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franklin county times

Friends and family vent emotions in NAACP meeting

By Staff
LOCKHEED MARTIN MEETING Chris Cockrell, brother of Sam Cockrell, who died in the July 8 Lockheed Martin shootings, and an unidentified relative leave a private meeting Thursday night. The meeting for friends and family of shooting victims took place at Meridian Community College and was sponsored by the Meridian and Lauderdale County chapter of the NAACP. Photo by Anna Wright / The Meridian Star
By Georgia E. Frye / staff writer
July 18, 2003
Friends and family of people killed or wounded in last week's shooting rampage at Lockheed Martin met in private Thursday night at Meridian Community College to vent their emotions.
Even though the meeting was closed to the public, the president of the Meridian and Lauderdale County NAACP chapter which sponsored the session said potential litigation was not on the agenda.
At one point, Patton asked high profile attorney Alvin Chambliss Jr. to leave the meeting.
Chambliss is the former lead attorney in the Jake Ayers case, a 28-year-old lawsuit that accused Mississippi of neglecting its historically black state-supported universities.
Chambliss arrived after the 6 p.m. start of the meeting; he stayed about 15 to 20 minutes before being asked to leave. Chambliss sat outside the meeting room, spoke with attendees after it broke and then left.
Deadly rampage
The NAACP meeting came more than a week after Lockheed Martin employee Doug Williams opened fire on fellow workers July 8. He killed six people, injured eight others and then took his own life.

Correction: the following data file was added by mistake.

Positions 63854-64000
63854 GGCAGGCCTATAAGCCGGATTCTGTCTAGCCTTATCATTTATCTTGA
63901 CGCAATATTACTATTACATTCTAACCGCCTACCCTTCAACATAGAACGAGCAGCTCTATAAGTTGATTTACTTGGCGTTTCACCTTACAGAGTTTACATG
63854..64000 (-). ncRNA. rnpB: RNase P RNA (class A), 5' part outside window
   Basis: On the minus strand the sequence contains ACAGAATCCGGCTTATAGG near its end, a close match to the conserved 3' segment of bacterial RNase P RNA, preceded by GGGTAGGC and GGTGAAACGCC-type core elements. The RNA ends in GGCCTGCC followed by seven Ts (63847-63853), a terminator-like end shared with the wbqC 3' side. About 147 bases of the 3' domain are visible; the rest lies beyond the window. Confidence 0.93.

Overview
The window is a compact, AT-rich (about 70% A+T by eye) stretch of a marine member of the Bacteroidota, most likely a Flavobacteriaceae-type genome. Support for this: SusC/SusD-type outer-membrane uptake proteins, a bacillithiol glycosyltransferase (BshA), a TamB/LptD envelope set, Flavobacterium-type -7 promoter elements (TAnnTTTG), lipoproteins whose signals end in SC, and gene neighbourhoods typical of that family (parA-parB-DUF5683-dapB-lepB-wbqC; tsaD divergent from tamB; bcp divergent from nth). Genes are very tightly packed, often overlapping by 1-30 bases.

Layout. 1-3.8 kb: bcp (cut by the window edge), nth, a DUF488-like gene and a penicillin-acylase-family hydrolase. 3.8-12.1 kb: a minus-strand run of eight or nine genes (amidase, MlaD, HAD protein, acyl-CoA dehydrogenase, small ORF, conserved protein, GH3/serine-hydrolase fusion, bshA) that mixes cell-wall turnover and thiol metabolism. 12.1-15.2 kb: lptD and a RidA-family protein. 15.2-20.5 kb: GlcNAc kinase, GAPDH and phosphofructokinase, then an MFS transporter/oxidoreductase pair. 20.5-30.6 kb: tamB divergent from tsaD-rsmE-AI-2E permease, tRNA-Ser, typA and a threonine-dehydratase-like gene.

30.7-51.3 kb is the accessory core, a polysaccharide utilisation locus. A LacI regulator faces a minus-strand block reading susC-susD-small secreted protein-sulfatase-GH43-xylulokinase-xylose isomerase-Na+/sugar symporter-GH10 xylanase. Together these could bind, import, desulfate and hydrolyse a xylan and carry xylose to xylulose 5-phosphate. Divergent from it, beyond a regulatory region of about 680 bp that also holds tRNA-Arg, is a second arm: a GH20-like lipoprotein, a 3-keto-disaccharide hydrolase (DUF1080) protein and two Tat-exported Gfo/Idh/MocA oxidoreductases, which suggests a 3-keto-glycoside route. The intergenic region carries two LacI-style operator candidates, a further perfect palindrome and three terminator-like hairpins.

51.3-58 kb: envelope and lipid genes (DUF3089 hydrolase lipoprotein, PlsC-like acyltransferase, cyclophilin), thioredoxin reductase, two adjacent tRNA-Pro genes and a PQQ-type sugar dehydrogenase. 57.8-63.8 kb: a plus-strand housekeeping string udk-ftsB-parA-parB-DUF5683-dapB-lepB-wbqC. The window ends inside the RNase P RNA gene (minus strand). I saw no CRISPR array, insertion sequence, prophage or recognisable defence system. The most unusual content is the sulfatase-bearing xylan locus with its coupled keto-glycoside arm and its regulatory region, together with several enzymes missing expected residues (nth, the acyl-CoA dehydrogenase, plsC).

Some Lockheed Martin workers speculated that race might have been a motive in the killings. Of the six killed, one was white and five were black; of the eight injured, five were white and three were black. Williams was white.
Patton declined to comment whether he believes race was a motive because "I have heard so many things."
Patton said he and the NAACP are more concerned with healing families and others affected by the shootings.
He said there may be a time for lawsuits in the future.
Coming together
All of the more than 20 people who attended Thursday's meeting were black including family members of one employee who was killed and another who was wounded.
Terrie Collier said her husband, Al, is recovering at Rush Foundation Hospital after being injured in the shooting. But, she said, he also is suffering from pain and flashbacks of the incident.
Collier said her husband is in stable condition. He lost two fingers on his right hand during the shooting, she said, as well as suffering injuries to his right shoulder, his left side and his back.
Chris Cockrell, whose brother, Sam, was killed during the shootings, said he hopes Lockheed tries to settle with the families so that lawsuits are not necessary.

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